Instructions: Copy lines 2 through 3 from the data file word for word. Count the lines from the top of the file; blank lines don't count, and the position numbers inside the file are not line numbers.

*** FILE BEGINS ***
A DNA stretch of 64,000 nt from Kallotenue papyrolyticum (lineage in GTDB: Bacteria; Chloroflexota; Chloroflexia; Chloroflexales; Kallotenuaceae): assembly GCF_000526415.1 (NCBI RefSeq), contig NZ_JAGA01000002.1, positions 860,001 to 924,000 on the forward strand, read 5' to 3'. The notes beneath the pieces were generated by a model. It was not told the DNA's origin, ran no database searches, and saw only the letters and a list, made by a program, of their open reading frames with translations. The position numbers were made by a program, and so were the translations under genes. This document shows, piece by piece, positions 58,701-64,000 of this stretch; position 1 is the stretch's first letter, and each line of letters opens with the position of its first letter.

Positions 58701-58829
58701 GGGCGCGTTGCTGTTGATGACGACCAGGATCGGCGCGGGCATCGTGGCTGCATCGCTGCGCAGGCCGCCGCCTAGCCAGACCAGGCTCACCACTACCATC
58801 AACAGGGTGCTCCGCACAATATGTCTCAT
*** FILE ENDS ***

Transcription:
Positions 58701-58829
58701 GGGCGCGTTGCTGTTGATGACGACCAGGATCGGCGCGGGCATCGTGGCTGCATCGCTGCGCAGGCCGCCGCCTAGCCAGACCAGGCTCACCACTACCATC